I drove home thinking. Please be 3. I gambled. No way to test it. Needless to say. First thing I get home. Tractor comes out. Fork lift bars go on. Pack gets carried to the tractor shed where it will reside while I work on it. I get the lid off. Out comes the voltage meter.

Front pack. 115.3v or 3.84 /cell. Middle pack. 92.1 or 3.84 / cell. Back pack. 161.4 or 3.84 / cell.

Huge sigh of relief. Minor dancing in the field.

So I now have a 2014 pack basically fully charged. All I need to do now is take it apart. Build/find a bms solution. Reconfigure my Morningstar solar controllers. Buy a Victron inverter. And a few other dozen things.

But that's a job for tomorrow.

Am now taking suggestions for BMS. I wouldn't mind trying an arduino atmini something. Anyone with ideas?

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Old 06-06-16, 04:43 PM   #10
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BMS musings:

After some initial research: Building my own BMS is probably a bit out of my time/capability ranges. Buying one does get pricey. So right now I'm leaning towards the basic cell monitoring with the option to turn on cell balancing. From what I've read, cell balancers gone bad kill more battery packs then packs left alone.

Some relatively inexpensive made in china offerings. Can anyone check my math/understanding. My brain is a bit fuddled lately. Lot going on besides the new battery fun.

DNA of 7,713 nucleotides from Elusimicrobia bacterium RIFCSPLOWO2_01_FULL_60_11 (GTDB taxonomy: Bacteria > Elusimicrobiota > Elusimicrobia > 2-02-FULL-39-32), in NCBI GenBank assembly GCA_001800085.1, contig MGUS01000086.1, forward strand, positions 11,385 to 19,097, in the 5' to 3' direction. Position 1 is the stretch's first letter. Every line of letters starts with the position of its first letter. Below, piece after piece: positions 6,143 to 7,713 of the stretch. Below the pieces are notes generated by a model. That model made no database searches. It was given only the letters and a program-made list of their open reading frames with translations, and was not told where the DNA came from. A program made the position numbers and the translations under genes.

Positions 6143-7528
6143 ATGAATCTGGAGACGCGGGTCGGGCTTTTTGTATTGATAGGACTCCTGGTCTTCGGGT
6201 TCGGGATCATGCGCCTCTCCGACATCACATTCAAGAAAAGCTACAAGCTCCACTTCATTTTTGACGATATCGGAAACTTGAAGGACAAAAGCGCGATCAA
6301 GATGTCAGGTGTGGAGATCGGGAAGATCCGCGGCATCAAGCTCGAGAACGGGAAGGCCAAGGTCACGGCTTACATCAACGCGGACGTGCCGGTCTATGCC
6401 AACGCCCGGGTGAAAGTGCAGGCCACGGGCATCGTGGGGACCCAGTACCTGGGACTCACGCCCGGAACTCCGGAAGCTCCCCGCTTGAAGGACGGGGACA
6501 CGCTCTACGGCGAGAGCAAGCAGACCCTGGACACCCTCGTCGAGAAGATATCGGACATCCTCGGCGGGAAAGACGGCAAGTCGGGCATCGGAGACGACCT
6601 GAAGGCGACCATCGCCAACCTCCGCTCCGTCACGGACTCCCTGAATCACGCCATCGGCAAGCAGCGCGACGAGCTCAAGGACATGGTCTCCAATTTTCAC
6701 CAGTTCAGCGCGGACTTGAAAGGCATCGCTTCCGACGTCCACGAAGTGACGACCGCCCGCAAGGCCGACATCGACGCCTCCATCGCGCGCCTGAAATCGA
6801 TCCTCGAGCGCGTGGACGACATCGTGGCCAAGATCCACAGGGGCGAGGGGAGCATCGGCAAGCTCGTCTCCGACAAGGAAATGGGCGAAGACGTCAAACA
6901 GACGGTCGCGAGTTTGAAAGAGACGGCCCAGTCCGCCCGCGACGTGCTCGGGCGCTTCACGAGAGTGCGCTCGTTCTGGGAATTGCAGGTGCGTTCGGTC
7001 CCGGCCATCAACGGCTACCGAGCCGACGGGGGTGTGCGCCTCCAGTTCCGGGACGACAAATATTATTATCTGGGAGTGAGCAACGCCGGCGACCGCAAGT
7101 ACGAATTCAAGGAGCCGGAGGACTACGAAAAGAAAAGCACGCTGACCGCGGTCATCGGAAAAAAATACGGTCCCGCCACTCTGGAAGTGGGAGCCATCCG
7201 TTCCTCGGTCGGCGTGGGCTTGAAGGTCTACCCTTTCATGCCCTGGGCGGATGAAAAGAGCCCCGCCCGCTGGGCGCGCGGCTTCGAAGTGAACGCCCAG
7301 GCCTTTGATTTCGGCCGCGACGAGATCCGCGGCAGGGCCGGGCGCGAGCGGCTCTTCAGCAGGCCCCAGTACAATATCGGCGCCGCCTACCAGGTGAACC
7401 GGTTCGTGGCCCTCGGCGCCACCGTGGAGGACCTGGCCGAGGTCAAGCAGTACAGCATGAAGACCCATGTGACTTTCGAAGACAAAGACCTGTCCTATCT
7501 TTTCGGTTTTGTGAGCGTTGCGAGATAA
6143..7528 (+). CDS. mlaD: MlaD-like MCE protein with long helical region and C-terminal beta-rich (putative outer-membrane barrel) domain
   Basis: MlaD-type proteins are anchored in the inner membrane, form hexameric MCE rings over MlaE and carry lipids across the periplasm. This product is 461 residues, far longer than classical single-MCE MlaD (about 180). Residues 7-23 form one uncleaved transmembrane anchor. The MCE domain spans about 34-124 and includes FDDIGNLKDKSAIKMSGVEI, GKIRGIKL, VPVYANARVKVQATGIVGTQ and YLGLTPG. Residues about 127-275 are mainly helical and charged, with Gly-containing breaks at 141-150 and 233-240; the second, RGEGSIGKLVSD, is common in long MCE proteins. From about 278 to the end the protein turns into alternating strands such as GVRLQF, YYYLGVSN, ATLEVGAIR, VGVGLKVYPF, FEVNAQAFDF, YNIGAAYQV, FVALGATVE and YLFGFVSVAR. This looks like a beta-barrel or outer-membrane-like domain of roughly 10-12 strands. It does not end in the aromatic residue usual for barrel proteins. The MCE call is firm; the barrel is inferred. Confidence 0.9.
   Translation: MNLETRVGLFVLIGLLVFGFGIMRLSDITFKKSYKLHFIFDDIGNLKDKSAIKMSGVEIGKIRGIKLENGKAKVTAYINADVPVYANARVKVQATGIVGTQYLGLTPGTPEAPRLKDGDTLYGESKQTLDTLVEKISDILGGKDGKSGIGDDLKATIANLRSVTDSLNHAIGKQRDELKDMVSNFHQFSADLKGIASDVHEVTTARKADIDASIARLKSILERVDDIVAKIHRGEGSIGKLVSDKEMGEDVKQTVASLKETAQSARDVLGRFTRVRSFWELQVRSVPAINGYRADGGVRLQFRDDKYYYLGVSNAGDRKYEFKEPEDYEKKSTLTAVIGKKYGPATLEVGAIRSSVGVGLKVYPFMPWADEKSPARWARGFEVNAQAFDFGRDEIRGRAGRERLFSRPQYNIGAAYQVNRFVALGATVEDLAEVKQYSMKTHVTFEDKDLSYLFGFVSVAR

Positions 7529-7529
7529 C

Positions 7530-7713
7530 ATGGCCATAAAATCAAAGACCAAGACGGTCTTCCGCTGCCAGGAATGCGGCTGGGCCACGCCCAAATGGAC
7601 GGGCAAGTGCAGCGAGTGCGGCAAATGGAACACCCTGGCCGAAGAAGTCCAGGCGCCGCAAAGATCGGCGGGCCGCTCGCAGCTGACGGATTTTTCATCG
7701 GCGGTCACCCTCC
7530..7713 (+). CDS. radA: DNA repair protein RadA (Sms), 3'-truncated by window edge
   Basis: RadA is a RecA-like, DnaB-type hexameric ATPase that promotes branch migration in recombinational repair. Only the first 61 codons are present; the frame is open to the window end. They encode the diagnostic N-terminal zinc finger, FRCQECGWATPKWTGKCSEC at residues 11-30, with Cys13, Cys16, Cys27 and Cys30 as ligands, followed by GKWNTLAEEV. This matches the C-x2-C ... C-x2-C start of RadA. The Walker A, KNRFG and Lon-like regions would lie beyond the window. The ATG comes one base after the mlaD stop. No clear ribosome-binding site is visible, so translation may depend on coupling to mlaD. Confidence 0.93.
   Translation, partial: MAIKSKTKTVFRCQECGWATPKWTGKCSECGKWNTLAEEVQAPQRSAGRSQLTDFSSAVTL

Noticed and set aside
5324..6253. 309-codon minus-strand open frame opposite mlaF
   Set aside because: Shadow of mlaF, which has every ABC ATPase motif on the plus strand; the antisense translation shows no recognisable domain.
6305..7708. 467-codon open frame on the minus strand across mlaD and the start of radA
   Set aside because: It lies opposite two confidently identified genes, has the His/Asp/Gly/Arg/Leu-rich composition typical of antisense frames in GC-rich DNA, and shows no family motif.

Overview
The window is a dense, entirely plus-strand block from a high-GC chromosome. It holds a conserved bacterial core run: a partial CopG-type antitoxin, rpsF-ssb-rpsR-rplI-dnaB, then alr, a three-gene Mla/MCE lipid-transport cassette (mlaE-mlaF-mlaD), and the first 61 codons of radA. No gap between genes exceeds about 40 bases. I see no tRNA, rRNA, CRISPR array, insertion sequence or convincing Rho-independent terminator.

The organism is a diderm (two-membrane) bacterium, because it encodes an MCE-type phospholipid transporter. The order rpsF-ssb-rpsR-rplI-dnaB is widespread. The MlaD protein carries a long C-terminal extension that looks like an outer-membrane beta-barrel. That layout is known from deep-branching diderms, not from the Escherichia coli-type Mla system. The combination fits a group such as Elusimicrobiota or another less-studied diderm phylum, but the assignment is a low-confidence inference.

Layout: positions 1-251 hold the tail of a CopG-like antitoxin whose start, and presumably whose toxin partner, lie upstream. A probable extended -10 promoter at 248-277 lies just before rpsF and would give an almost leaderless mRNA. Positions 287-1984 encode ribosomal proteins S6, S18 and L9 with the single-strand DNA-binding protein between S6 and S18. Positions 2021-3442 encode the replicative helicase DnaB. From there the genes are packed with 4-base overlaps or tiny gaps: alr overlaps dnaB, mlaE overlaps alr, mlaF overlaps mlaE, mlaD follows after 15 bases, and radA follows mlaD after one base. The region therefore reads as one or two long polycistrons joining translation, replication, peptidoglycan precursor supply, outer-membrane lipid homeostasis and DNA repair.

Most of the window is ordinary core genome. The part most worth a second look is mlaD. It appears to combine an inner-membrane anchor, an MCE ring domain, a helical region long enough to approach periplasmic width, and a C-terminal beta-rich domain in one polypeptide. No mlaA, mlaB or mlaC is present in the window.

Problem: What amp BMS do I need?

Given: 48v.

Max. of 2400 watts draw. Surge power for 10 secs or less. And usually a max of 1500-2000 sustained for more than a minute or two (vacuuming and the fridge starts and runs).

6 battery packs providing power.

So if I take: 48v with 2500w I have 50 amps draw.
Then I divide by 6 packs. And I end up with 8 amps draw.

If I consider expanding my system to two inverters. That might go 20 amps tops?

This is important as the BMS get more expensive per amperage.

Testing:

I haven't had the time to check the cell levels yet. Right now they look good as all the packs basically add up to 3.84/cell. Which might indicate that the cells are fairly well balanced.

Fun photos from the unload:

Here's the pack in the back. Of my truck.


The Eagle has landed

It was a bit tricky. The biggest battery was at the wrong end. I could slide the pallet in the bed but the tractor couldn't lift it. Finally, after three or four adjustments to the forks and then running the revs to the line. I got it up an inch. and very. very. very. slowly and carefully backed up. Heading for the shed.


Lithium pack is out

The tractor really can't support the weight and the pack begins to drop. It's a race to see if I can get to the tractor-run-in before it droops to the ground.



Huzzah. Al pays for himself again. Always good to have a buddy who can lift 500 lbs with his two iron arms.

After a good battle with the cover. The important part. Testing voltages.


Testing 1-2-3

As always. There's a bit more info at the blog.

***

Any body else with ideas re: BMS. Yes, No? Huh?